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What Makes a Good Online Master's Program
Online degrees are still a relatively new phenomenon; because of this many employers don’t place as much weight on an online degree as they do a traditional one. However, because of the undeniable convenience of learning from home on your own time, online degrees have seen much greater uptake among working professionals than among traditional college students. As a result, online master’s programs are both more respected, and better developed than most online bachelor’s programs.
So, what characteristics does a good online program need to have if it’s going to both deliver the same level of education, and carry the same weight on your resume as a traditional master’s program? Here’s a (not remotely complete) list that I narrowed down out of about 80 online master’s programs (the original list was arbitrary and limited due to time-management concerns).
A Recognizable School
The first thing you’ll notice here is that you’ve heard of all of these universities. A degree from a no name university is a handicap when you attended in person, but for an online degree it’s a deal breaker. Instead of assuming that your university might just be a smaller college, a hiring manager might well think that you got suckered in by an online diploma mill. If you have to take time out of a job interview to explain that your school was, in fact, fully accredited, you’ve already lost. Even worse, it sets the rest of the interview up as a confrontational interaction, which hurts your chances of landing a job.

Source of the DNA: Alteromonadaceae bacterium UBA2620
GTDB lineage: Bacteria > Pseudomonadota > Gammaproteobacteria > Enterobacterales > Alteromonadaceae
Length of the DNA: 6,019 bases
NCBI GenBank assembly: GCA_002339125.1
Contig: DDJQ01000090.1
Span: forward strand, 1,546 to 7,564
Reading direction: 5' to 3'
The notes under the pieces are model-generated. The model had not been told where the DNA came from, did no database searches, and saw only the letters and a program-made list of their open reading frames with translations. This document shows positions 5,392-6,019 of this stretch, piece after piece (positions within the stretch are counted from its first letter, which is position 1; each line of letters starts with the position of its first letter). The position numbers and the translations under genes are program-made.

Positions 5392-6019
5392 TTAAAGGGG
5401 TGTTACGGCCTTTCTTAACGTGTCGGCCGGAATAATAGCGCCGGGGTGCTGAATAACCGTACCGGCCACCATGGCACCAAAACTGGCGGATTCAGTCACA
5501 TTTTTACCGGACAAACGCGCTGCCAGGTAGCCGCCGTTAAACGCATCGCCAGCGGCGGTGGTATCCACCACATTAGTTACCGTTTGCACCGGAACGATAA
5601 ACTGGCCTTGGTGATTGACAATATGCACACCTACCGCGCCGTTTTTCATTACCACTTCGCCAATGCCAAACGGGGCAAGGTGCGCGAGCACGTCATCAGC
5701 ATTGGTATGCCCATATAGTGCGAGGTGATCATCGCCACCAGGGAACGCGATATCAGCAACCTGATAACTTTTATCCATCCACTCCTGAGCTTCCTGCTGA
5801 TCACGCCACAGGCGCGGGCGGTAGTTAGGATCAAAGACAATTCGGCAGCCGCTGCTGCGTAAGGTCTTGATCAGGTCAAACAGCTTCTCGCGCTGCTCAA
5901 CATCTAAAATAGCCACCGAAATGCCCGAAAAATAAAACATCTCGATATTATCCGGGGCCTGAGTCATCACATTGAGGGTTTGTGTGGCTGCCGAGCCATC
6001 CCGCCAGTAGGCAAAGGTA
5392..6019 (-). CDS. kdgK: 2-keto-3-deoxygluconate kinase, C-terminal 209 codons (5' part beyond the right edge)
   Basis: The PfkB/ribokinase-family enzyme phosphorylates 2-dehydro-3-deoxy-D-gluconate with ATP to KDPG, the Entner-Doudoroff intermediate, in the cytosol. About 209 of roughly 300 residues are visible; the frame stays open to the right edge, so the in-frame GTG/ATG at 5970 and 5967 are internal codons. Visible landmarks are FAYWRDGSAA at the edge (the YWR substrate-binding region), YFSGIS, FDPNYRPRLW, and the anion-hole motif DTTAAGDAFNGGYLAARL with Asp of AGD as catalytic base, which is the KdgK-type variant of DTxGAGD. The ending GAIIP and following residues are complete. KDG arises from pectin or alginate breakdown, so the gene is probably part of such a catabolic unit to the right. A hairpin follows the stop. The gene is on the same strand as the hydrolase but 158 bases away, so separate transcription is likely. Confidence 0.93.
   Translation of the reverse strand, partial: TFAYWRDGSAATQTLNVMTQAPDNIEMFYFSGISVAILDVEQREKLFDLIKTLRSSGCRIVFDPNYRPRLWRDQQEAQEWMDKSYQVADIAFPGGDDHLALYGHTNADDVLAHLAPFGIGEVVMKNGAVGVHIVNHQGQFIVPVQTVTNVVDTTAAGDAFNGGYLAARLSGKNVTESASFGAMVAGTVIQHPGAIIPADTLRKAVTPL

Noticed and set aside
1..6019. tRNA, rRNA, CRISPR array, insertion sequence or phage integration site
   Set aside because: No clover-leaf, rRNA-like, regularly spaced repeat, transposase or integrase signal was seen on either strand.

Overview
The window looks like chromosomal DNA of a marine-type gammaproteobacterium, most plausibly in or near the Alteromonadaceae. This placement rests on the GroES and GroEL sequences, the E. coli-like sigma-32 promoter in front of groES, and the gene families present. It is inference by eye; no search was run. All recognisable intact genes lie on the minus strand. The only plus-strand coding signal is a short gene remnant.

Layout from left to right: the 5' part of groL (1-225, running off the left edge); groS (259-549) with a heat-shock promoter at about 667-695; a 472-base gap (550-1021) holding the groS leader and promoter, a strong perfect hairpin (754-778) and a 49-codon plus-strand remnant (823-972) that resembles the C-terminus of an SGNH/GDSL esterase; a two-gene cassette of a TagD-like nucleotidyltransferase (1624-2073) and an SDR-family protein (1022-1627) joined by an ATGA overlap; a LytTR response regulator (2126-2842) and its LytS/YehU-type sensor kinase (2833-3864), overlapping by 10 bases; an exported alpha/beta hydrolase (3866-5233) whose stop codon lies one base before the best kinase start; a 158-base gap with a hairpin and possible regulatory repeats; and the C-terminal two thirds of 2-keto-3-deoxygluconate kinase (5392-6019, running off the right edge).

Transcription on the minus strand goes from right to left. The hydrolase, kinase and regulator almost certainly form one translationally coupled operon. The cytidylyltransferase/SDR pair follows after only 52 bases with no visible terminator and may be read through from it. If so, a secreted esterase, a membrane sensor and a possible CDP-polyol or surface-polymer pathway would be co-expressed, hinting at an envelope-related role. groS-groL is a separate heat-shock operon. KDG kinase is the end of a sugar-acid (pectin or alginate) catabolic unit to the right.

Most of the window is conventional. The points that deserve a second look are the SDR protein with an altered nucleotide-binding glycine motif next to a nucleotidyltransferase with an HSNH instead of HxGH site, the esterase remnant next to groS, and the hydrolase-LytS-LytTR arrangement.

Equal Admissions Requirements
If you start digging through the admission requirements of these programs, you’ll find that their online programs have the same requirements as the traditional ones. What this means is that the university approaches online learning as a different mode of accessing their services, rather than as a different program. This is important because it means that your online MBA from Boston University is literally the same MBA that any non-online student would be walking away with. You have the same responsibilities and obligations to fulfill in order graduate as any other student, and the end result is equally valuable.
What’s meant by this is that not all programs at the same university are created equal. Online programs are often developed individually by each college within a university, and generally researching a university isn’t usually good enough to determine whether you’ll have a good experience. Taking classes online usually means you need to be even more actively involved in your own education than a traditional student, and that includes deciding on a program. You’ll want to talk to your prospective professors, possible thesis advisors, and some current students to ensure that it’s a good fit before committing.